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Sigourney Weaver delivers a measured performance as Conor’s Grandmother.

A Monster Calls is a children’s film in the same way that euthanizing a dog is a family outing – no child should have to experience this level of suffering, but it might be prudent for some children to witness it, if only to better understand the inexplicable nuances of grief. It wouldn’t be an over-simplification to say the premise of A Monster Calls is, “Recognition of your own suffering leads to an acceptance of loss,” but to its credit, the film carefully emphasizes how difficult and brave it is to come to such a selfish and thankless conclusion, particularly for a child.

That said, there is little in A Monster Calls that feels simplified for a younger audience. The film is loaded with hefty themes and obscure motifs, all delivered by some beautifully disturbing imagery. The titular Monster, a towering Ent-like creature voiced by Liam Neeson, alternates between benign countenance and absolutely horrifying grotesquerie, splitting his fingers into grasping, gnarled branches and sending smoldering veins of ember flowing through his limbs. The eerie score lulls with twinkly keys and explodes with thunderous timpanis, and the cold-gray English countryside could have sprung straight from Poe’s oeuvre. But perhaps the most eerily affecting element is the protagonist, Conor O’Malley.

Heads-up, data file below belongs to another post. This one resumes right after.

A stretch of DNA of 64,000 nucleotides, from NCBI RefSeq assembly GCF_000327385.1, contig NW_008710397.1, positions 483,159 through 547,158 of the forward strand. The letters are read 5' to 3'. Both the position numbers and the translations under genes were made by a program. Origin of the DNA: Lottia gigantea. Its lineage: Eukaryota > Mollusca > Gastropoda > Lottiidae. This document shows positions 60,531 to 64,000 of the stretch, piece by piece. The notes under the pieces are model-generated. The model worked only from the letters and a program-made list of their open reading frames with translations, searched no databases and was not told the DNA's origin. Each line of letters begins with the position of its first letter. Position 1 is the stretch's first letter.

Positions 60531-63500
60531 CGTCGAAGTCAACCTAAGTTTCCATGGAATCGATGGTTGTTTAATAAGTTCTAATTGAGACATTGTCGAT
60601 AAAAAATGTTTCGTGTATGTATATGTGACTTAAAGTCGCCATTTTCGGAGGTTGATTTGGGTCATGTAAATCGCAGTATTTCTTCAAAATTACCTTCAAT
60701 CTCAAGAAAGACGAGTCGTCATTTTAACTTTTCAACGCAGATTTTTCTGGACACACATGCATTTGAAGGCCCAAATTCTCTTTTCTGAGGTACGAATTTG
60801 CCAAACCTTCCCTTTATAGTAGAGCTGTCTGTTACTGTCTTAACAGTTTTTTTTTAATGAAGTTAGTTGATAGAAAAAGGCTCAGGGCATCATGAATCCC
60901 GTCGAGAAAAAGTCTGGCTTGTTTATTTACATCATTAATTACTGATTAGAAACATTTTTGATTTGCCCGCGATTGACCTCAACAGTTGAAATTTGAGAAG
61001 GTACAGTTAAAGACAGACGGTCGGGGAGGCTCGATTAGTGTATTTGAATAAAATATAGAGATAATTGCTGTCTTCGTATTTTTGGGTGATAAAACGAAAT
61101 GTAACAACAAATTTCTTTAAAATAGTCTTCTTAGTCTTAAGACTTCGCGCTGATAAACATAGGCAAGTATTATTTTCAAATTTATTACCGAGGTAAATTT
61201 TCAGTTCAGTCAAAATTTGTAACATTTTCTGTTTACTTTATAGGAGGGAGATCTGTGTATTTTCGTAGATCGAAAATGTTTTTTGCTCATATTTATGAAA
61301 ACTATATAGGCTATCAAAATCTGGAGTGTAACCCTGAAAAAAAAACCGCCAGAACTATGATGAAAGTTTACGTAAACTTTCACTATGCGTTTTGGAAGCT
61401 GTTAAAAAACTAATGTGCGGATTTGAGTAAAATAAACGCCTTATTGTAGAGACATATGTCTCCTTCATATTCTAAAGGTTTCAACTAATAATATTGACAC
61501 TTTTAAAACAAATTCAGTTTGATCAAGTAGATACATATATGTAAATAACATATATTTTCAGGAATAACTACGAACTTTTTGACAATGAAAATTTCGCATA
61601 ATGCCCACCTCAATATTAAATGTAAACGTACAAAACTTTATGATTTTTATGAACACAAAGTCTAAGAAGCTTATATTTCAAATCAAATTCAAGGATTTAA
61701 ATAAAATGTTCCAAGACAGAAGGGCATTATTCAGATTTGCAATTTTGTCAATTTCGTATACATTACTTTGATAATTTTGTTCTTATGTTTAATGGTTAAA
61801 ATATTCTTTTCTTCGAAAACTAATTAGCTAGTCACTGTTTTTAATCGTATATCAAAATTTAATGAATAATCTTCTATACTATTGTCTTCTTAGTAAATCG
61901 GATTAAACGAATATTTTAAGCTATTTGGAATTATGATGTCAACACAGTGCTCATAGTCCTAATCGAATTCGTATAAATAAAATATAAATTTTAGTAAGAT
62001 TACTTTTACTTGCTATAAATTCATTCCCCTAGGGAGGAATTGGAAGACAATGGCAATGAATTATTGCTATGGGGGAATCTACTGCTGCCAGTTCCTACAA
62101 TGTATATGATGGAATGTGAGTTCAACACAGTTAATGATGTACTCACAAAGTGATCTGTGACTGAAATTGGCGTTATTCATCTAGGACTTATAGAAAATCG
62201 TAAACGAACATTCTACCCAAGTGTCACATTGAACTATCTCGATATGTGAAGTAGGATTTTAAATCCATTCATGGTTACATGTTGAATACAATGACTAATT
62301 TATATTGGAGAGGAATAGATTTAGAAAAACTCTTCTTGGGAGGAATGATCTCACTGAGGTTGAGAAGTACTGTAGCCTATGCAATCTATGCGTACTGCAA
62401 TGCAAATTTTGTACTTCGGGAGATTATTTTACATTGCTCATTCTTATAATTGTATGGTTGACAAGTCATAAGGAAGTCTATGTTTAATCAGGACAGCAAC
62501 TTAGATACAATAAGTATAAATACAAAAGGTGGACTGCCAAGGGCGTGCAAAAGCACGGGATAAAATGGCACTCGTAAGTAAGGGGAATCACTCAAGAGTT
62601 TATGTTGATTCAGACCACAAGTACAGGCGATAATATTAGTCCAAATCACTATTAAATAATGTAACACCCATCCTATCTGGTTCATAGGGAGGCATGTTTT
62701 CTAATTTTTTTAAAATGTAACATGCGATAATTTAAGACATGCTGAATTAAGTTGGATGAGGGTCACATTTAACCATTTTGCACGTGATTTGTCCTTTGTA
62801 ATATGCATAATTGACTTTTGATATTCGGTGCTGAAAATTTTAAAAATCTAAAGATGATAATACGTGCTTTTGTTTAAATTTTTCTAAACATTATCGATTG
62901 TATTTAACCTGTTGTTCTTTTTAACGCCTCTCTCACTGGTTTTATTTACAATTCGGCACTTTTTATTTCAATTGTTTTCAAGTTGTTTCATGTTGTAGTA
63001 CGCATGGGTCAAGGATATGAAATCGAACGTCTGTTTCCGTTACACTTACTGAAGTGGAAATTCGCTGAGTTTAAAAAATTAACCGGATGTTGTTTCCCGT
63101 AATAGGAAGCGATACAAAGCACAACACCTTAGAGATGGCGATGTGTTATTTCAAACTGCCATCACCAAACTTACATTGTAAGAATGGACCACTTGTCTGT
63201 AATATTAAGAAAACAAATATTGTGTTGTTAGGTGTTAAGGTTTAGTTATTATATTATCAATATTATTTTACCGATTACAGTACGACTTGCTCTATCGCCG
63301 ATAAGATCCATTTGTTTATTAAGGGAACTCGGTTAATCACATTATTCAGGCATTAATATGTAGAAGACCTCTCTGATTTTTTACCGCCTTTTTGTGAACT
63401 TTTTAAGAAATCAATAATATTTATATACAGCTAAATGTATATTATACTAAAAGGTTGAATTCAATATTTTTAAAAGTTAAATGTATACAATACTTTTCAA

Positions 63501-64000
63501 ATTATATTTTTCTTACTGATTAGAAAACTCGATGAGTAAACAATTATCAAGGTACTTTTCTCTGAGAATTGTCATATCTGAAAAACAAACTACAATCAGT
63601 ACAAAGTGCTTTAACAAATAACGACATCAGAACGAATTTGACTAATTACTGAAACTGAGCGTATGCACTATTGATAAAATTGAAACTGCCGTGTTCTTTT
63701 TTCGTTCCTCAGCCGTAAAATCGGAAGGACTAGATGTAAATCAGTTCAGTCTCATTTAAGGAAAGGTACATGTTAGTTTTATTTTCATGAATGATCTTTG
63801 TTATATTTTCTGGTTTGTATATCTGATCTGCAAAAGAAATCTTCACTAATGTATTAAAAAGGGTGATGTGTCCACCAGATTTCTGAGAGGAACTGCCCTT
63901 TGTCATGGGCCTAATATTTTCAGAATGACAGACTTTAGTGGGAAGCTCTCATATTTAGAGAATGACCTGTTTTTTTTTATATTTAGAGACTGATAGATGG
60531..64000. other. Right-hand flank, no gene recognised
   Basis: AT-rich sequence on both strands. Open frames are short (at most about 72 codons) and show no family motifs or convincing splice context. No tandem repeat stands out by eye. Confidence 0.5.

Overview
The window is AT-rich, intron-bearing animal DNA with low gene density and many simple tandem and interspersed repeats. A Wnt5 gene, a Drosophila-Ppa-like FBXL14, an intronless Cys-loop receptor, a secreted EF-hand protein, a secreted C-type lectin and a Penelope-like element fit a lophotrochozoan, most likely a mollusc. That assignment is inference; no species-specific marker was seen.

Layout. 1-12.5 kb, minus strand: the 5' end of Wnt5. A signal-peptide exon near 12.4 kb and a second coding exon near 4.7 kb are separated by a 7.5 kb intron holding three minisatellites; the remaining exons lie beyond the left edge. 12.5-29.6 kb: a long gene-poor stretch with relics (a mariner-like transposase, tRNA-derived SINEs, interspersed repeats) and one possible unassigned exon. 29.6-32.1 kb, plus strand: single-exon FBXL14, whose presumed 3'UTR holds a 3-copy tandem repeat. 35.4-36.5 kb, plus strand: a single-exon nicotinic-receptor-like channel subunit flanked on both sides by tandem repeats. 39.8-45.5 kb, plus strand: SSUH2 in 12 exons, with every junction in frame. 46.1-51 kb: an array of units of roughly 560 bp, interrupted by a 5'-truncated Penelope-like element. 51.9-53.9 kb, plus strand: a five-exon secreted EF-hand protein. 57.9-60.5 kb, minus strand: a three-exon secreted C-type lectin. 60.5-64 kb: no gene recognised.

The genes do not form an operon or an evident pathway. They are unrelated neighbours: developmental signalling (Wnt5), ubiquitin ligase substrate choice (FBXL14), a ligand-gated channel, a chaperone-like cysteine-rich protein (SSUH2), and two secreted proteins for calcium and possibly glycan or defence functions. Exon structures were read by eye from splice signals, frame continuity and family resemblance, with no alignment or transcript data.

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“Midichlorians.”

You might recognize Lewis MacDougall if you were unfortunate enough to see Pan (2015), but hopefully this will be your first time seeing him on screen. MacDougall delivers a nearly irreproachable performance. His marble, cross-shaped face hangs with the weight of twice his years, and his glassy alien eyes tug sharply at the lens. MacDougall is easily the type of actor that could be mishandled by style-over-substance types, but for all his other faults during this film, Director J.A. Bayona displays him beautifully. Conor is most often shown under high-keys with neatly-kept butterfly lighting, accentuating the depth of his eyes and highlighting the vampiric cut of his cheeks. Throughout the film, you can see Conor struggling to tame the rage and fear growing inside him. In every scene in which he appears (all of them except for some fantastical animation sequences in the Second Act), you can see the emotions boiling under his concave jawline, as he chews through each line of dialogue with frightening maturity. The film opens with Conor experiencing a panic attack during the middle of a night terror. When we exited the theater my sister, who suffers from severe panic attacks, turned to me and said, “That’s exactly how it feels.”